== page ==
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Where Do Most Brand Stories Come Unstuck?

filed in Brand Story, Marketing

We spend a lot of time finding the right words—the ones that will differentiate us from our competitors and compel the right people to covet and click. And yet even though we’ve assembled the perfect words customers can still sense a disconnect. It isn’t our words in isolation, but the intention behind them and the values shaping them that makes a story either gel or fall apart.

When you see an advertising campaign that feels inauthentic or witness appalling customer care in action, it’s usually not because the company didn’t find the right words— but that they weren’t clear about their intention.

We can’t expect to speak and act in alignment with our values if we haven’t agreed on what those values are, why they matter and how they will manifest in the day-to-day operations of our business.

Most brand stories come unstuck in the doing, not in the telling.

Image by Chris Ford.

The Brand Awareness Checklist

filed in Brand Strategy, Marketing

In a competitive, commercial environment the logic is the more people who know about your business the more successful it will be. So we prioritise making more people aware. But if ‘awareness’ is your problem then asking how to get more of it is the wrong question to begin with. The better place to start is by understanding why the right people don’t already know about your products and services.

The Brand Awareness Checklist

1. Did we make a product people want to buy and then talk about?
2. Why exactly will they want to buy it?
3. Who are our ideal customers?
4. What do they care about?
5. Where are they spending time online and offline?
6. What motivates them to buy products and services?
7. Where are they researching and shopping?
8. Are we where they are, providing the tangible and intangible value they want?
9. What’s our ‘first ten’ strategy?
10.How will we make sure those first ten come back and bring another ten?

You can only reap the rewards that come by getting beyond the last question on the checklist when you’ve successfully answered and addressed the first nine. There is no shortcut to mattering.

Image by Ivan Rigamonti.

Are You Pressing The Right Buttons?

filed in Brand Strategy, Marketing

The guy who knocks on the door at 5 pm is armed with an iPad, a sales pitch and an assumption. He denies he’s trying to sell something. ‘It’s not a sale—it’s a reduction.’ He asks if I’ve looked at the back of my power bills lately. Tells me the prices have risen and he’s just switched a couple of neighbours in the street who wanted to avoid the increases, to his company. When I explain how happy I am with my energy provider, he presses on, mentioning price twice more as the reason people are switching. The assumption being that every person he speaks to will be motivated by price regardless of their experience—that everyone shares a similar worldview.

The salesman is doing his best within the limitations of the strategy his company has adopted. What this energy company doesn’t know about the potential customer (practically everything apart from where they live), affects their success rate. The story the company is telling today leaves it open to being easily disrupted by a new, cheaper competitor tomorrow.

If your growth strategy relies on pressing your customer’s buttons, then it pays to know which ones to press. The flipside, of course, is that if you’re just differentiating and competing on something that requires less insight and effort, then it won’t be long before someone else uses a similar strategy. The harder a story is to replicate the more valuable it is.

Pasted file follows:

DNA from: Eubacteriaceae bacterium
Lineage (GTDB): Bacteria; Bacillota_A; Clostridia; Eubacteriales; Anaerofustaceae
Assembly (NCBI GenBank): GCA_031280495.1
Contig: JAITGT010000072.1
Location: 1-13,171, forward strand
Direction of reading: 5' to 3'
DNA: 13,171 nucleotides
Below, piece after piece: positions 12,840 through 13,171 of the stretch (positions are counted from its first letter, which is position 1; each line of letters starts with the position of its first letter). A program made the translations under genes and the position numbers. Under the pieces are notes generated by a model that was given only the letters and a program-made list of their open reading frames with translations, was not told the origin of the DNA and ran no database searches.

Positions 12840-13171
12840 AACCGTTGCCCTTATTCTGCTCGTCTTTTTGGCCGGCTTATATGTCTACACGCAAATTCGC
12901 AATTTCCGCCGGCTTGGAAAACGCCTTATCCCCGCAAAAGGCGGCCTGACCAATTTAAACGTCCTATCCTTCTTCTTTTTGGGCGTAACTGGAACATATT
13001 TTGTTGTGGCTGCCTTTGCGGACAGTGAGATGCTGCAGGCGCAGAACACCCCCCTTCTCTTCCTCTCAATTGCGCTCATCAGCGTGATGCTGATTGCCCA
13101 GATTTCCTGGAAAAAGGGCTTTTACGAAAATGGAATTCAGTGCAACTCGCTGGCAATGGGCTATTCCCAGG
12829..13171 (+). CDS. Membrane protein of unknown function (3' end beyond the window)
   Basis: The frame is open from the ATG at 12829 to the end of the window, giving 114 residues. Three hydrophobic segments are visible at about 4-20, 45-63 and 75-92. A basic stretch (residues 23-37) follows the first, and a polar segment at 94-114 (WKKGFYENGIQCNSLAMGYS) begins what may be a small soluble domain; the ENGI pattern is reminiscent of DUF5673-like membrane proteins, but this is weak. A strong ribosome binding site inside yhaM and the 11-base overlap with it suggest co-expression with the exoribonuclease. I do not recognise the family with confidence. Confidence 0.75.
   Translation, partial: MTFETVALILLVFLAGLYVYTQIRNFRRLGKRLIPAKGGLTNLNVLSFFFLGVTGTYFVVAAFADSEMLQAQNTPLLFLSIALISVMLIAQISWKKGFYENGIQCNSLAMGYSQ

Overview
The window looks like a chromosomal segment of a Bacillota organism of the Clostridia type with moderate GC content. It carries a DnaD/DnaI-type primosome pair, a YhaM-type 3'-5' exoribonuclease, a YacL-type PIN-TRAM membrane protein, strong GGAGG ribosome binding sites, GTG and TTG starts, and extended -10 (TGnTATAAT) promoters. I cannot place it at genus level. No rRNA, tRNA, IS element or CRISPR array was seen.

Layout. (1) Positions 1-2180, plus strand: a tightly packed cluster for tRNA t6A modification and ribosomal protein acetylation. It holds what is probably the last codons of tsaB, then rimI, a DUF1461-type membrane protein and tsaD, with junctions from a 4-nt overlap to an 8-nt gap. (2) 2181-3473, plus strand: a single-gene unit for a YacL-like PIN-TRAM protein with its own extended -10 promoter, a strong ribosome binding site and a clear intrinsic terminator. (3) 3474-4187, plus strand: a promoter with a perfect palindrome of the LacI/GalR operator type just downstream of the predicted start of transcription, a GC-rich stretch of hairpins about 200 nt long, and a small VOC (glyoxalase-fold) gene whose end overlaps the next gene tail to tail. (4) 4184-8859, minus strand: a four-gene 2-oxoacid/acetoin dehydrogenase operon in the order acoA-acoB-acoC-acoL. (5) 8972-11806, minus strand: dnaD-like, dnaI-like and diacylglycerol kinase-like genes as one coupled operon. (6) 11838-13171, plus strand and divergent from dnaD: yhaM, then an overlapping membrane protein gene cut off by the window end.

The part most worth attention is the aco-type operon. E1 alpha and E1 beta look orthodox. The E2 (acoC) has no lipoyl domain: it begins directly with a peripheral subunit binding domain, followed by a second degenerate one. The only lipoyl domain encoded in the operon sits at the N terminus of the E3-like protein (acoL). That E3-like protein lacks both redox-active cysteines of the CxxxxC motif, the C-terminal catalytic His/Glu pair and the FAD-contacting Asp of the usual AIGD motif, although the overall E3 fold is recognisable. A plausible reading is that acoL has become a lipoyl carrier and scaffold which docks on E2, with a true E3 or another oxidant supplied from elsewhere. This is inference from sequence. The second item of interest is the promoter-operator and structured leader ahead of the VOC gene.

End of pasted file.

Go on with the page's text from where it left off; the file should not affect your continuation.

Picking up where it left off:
Image by Thomas Hawk.

A Simple Truth About Business Growth

filed in Brand Strategy, Marketing

We’ve all seen what happens when a business is poorly scaled. The cult restaurant adds more tables and loses its magic. The software is ruined when too many features are added. The bespoke tourist attraction becomes tacky.

Growth doesn’t come from looking for more opportunities to expand, it’s a result of finding better ways to serve. This doesn’t mean thinking small and staying small. It means being more thoughtful about the need to go bigger, instead of going big for the sake of being big.

Image by Roberto Trobretta.

Difference By Design

filed in Brand Strategy, Marketing

Yesterday I was registering a domain name online when I noticed the company had tweaked the user interface from cart to checkout. Now when you confirm the purchase, the default option is to register for three years, instead of one. The steps to reverse this are not obvious or easy—which I guess means sales are up by 66%—especially with new or inexperienced customers.

I’m left trying to imagine the meeting where the head of the business development thought this was an excellent growth strategy and a software engineer implemented the change against her better judgement. Would they consider it acceptable if a sales assistant at a bricks and mortar store tripled their father’s bill by adding two additional items to his basket without permission—just because they could?

The data is clearly telling the company they’re winning, but at what cost? We make a difference by design, not by default—when we put our hand on our heart and question whether this is the right thing to do.

*Note: Since I (and no doubt other customers) drew this to the company’s attention they have rectified the situation. They also denied ever having defaults for domain registrations unless required by the Registry, because this would prohibit them from functioning as a Registrar. Again this goes back to the earlier point. Integrity doesn’t require rules.

Image by David Joyce.

Unlock the magic in your story now.

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